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Ms. Burns herself notes that Rand’s ideas presented a “fundamental challenge to the new conservative synthesis” and “threatened to undermine or redirect the whole conservative venture.” When the right lined up behind Dwight D. Eisenhower in 1952, as Ms. Burns writes, quoting Rand, the novelist realized free enterprise was not an absolute for American conservatives. She “knew then that there is … no help that I can expect from any of them … . I’m standing totally alone and have to create my own side.” This she tried to do, and she called herself a “radical for capitalism,” not a conservative or right-winger.

The reader of Ms. Burns’ book will get a proper sense of where Rand really stands in American ideological history. Rand (though she herself despised the word and movement for peculiar reasons of her own) was not a member in good standing of the American right; she was far more a goddess of American libertarianism, that radical philosophy of consistent anti-statism and individualism unconnected to conservative traditionalism.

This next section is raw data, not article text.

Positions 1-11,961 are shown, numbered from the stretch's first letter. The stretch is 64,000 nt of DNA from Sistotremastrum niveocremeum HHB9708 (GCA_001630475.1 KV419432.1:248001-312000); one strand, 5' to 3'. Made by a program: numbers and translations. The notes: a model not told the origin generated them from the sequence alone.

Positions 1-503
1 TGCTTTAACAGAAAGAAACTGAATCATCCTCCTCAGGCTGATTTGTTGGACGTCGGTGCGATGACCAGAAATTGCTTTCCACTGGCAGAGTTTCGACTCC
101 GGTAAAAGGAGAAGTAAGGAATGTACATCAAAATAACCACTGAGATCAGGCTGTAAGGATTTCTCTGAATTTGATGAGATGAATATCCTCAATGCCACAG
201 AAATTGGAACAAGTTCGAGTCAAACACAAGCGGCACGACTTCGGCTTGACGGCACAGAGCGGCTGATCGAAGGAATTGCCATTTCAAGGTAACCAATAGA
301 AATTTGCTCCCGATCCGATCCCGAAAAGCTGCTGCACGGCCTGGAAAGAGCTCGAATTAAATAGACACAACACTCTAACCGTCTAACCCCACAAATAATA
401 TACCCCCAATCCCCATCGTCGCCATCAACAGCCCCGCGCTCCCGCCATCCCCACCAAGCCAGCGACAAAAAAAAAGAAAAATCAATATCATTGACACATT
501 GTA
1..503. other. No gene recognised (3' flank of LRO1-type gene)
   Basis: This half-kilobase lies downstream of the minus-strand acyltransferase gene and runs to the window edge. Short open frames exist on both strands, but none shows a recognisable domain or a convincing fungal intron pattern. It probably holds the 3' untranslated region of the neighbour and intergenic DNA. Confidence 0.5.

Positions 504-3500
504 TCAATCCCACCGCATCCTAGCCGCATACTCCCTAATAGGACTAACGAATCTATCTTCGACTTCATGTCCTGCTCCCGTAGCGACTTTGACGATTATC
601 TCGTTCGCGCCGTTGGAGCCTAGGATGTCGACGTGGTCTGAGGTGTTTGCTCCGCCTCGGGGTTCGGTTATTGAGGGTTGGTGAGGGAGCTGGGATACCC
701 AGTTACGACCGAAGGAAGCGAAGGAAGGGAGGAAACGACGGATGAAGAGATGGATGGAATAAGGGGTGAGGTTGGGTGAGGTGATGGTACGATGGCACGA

Ms. Burns, the historian, argues that Rand “can only be understood against the backdrop of her historical moment.” Rand, who believed she had uncovered universal truths about human nature and the proper role of government, would have been outraged at this suggestion. Even 52 years later, hundreds of thousands of Americans are buying “Atlas Shrugged” and getting something - whether philosophical instruction or merely wild entertainment - out of it.

As Ms. Burns successfully demonstrates, Rand’s ideas have remained an important part of the American ideological mix, especially in how she honored the creative powers of American business in a free market to improve human lives. Ms. Burns’ readers will see Rand still has the power to instruct on the meaning and scary implications of government growth in the age of Barack Obama.

Brian Doherty is a senior editor of Reason magazine and author of “Radicals for Capitalism: A Freewheeling History of the Modern American Libertarian Movement” (PublicAffairs).